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Personnel Profiles
Capt. Suki Quattlebaum
Immediate Care Ward R.N.


Life and Death in the War Zone homepage

I was born and raised in South Korea and came to the States in 1984. I am single again with three children. My home base is San Antonio, Texas.

We have taken care of numerous American casualties, Iraqi Enemy Prisoners of War, and host nation civilians in a tent hospital under the most unfavorable conditions. It was a heartbreaking experience to see many wounded Iraqi children without proper treatment. Some died in spite of our best efforts to save them.

In the midst of our pain and difficulty of being in an austere environment, we found a hiding place to worship God and thank Him for His grace and mercy toward us all. We shared joy, laughter, tears, sorrow, and fears as we traveled along. We prayed for our soldiers, their families, and their safety as we sent them back to their units or for further treatment in Germany. On one particular peaceful Sunday evening service, a barrage of mortar fire hit us on three different occasions. We could not remember anything about the sermon or what songs we sang together, but we did learn life's greatest lesson: God will protect us from evil, and He gives His love to see us through.

The high points have been whenever my wounded young soldiers said to me, "Ma'am, I really appreciated everything you have done for me. I never had this kind of treatment before. Thanks for keeping a sense of humor." The low points have been when the leaders were so focused on petty things that didn't correspond to the big picture and overall mission of being in Iraq. And being told that we would spend one year in Iraq instead of six months as originally planned.

It has been challenging to work with fellow CSH personnel. Many are highly frustrated and angry at times due to the length of this deployment, the separation from their loved ones, and just the sheer loneliness of being isolated. Conflict, tension, and disagreement between the leaders and subordinates has occurred constantly. Due to the unfair treatment by some of my superiors at times, I have lost respect for some of them. I would also like to note that some of my superiors left a permanent mark in my heart through their encouragement, positive attitude, and kindness toward their fellow soldiers in this hostile environment.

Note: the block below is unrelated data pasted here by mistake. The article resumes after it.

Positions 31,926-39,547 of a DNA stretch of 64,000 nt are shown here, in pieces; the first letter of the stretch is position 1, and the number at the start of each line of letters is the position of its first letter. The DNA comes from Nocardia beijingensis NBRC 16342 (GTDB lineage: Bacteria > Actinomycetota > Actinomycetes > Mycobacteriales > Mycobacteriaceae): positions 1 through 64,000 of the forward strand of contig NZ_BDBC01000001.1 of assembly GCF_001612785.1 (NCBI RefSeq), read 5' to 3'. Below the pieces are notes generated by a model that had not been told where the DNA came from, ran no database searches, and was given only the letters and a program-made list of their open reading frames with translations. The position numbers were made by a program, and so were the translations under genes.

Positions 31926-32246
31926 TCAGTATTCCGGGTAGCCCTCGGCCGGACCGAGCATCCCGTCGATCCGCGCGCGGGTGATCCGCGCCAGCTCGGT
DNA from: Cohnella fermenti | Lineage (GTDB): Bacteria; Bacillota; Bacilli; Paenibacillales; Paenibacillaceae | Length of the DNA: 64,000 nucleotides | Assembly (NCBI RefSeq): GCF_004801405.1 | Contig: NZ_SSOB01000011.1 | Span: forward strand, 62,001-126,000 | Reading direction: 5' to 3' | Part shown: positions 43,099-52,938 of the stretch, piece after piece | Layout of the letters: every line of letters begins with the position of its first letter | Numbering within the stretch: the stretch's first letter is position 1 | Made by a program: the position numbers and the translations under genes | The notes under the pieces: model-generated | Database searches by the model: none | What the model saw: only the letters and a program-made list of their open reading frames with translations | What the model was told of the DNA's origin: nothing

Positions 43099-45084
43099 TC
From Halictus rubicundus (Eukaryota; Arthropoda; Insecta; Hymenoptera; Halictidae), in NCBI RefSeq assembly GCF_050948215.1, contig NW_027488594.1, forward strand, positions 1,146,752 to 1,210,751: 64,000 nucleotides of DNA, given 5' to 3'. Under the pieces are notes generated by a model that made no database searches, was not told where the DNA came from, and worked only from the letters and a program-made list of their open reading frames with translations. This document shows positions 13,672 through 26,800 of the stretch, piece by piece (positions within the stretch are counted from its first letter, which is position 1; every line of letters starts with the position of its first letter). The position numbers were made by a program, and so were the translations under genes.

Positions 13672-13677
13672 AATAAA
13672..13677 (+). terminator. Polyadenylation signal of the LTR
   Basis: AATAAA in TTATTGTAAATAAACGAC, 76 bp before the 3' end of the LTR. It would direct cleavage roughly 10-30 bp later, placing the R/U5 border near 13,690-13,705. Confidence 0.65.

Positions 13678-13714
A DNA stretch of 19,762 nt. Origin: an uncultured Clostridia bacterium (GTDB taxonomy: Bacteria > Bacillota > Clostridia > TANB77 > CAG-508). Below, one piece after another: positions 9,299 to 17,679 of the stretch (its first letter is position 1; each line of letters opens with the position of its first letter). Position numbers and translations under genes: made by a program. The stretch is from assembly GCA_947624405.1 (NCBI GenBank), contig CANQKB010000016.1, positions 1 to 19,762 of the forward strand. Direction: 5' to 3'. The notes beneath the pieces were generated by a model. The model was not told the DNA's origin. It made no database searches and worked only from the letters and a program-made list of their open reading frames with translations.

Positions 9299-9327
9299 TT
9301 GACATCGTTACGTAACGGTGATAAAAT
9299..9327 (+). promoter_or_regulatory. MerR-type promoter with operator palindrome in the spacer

I feel so honored and privileged to serve this great country. It has been an extremely difficult journey but also rewarding. I have learned so much about people, their emotions, and their pain. I have witnessed a place of nothingness and loneliness. I have lived and survived in the most unfavorable conditions with unbearable heat. Many times I was faced with hopeless and helpless situations. But every event provides opportunity to learn the deepest lesson anyone can learn on Earth: love, acceptance of the painful process, patience, and hope. I have also learned to appreciate the small things in life such as a flushing toilet, hot shower, and running water. I'll never take life, peace, joy, and happiness for granted.

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Capt. Suki Quattlebaum

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